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The Benefits and Limitations of PLA 3D Printing: A Guide by Taro Industries

The Benefits and Limitations of PLA 3D Printing: A Guide by Taro Industries

PLA (polylactic acid) is a type of bioplastic that is made from renewable, sustainable sources such as corn starch, sugarcane, and cassava root. Unlike traditional petroleum-based plastics, PLA is biodegradable and compostable under certain conditions.


PLA is biodegradable under specific conditions, such as high heat and humidity, or in industrial composting facilities. When PLA is composted, it breaks down into natural substances such as carbon dioxide, water, and organic matter. This means that PLA products do not contribute to plastic pollution in the same way that traditional plastics do.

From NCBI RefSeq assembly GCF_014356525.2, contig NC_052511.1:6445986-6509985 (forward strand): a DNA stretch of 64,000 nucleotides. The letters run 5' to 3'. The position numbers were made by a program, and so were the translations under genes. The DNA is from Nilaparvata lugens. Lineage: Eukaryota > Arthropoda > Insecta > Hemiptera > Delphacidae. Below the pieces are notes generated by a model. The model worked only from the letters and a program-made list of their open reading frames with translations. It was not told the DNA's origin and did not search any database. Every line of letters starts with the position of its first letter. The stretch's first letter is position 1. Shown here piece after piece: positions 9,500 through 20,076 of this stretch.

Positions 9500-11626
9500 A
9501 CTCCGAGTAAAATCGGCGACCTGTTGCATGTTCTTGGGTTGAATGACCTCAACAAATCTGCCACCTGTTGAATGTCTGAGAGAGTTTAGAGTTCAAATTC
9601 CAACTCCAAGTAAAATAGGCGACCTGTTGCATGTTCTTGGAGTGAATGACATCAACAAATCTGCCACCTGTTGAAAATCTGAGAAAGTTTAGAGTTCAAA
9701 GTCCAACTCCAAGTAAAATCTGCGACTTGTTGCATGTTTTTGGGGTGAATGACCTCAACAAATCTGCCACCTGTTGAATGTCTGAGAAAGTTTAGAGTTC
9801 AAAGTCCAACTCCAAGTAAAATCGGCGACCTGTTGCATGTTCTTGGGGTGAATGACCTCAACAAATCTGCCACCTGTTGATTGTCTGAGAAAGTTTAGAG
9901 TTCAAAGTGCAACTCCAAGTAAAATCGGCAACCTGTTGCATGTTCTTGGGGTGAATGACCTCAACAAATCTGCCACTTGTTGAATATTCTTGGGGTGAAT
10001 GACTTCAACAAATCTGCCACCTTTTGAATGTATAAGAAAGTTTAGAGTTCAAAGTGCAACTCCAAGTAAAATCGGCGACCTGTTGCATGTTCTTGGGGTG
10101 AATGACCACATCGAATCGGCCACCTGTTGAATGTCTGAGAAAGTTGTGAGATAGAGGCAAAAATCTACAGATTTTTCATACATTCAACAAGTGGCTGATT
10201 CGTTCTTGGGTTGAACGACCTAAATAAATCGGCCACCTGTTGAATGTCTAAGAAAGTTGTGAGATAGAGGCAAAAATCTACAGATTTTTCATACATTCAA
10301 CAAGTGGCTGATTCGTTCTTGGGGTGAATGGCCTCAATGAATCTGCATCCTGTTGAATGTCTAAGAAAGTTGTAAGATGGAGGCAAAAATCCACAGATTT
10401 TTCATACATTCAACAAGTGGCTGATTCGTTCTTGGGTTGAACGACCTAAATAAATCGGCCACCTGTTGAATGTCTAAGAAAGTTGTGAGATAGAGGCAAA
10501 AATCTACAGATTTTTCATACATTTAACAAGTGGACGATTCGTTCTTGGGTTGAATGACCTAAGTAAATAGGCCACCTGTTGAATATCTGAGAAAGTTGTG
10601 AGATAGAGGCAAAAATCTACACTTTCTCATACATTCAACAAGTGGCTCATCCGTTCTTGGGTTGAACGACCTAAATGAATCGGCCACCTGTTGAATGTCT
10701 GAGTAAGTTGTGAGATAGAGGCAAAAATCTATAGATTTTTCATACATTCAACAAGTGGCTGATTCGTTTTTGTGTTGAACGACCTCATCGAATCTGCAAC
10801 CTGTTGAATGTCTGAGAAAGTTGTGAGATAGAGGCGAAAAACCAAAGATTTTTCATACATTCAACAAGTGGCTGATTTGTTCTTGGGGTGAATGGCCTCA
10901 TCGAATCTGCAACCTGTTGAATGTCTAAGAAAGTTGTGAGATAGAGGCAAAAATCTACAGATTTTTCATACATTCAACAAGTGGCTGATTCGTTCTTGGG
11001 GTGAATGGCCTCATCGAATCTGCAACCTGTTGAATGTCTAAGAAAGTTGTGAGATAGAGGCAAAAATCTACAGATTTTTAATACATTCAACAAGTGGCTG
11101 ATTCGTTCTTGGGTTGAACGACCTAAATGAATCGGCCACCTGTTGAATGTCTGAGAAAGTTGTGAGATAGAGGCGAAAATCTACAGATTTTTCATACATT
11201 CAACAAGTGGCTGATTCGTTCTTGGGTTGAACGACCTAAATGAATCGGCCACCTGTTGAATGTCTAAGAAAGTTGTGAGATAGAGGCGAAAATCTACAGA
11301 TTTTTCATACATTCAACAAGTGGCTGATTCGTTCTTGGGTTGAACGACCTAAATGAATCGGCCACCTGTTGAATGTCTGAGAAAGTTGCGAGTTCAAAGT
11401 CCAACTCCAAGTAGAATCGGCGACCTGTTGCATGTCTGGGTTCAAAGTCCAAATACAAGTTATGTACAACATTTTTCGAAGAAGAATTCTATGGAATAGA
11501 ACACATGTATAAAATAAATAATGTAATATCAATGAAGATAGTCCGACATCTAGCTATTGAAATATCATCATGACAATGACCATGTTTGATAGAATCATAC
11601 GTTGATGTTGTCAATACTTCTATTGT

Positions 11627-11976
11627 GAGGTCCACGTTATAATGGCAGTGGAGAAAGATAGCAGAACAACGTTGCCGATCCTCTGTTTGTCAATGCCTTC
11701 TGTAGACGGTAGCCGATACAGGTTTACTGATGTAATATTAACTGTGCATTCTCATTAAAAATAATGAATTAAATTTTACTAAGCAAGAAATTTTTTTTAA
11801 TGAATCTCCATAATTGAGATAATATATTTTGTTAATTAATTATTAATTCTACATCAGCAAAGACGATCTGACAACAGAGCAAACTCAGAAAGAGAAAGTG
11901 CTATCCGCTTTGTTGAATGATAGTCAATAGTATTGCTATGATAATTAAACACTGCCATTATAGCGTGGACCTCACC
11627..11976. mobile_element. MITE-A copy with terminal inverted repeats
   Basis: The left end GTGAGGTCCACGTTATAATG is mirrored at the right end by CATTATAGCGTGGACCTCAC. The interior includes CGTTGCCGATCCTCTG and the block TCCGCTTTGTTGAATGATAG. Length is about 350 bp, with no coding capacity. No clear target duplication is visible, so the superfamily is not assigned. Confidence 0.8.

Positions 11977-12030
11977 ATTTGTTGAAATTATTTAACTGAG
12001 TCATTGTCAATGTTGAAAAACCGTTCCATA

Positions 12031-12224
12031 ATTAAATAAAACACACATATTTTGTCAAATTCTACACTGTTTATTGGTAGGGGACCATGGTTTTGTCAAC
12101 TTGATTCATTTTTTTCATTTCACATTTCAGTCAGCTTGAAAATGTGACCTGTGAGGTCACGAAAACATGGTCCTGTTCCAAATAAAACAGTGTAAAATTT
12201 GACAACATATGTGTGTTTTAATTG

Cute Models of 3D prints for Team trees environmental


While PLA has many benefits, it also has some limitations. For example, PLA is not as strong or durable as other plastics, and it can be prone to warping and cracking if not printed with the correct settings. Additionally, PLA is not suitable for all types of applications, such as those requiring high temperatures or exposure to harsh chemicals.

Close up look at a Core X-Y 3D printer in action

Why Taro Industries Only Prints in PLA

At Taro Industries, we believe in using sustainable and eco-friendly materials whenever possible. That's why we exclusively use PLA for all of our 3D printing projects. Not only is PLA biodegradable and compostable, but it also produces less harmful fumes when melted compared to other types of plastics. This means that PLA is not only better for the environment, but also for our health and safety.


PLA is a versatile and sustainable material that has many benefits for 3D printing and other applications. While it does have some limitations, PLA's biodegradability and eco-friendliness make it a popular choice for those looking to reduce their environmental impact. It's not the be all end all for our plastic problems, but it's a

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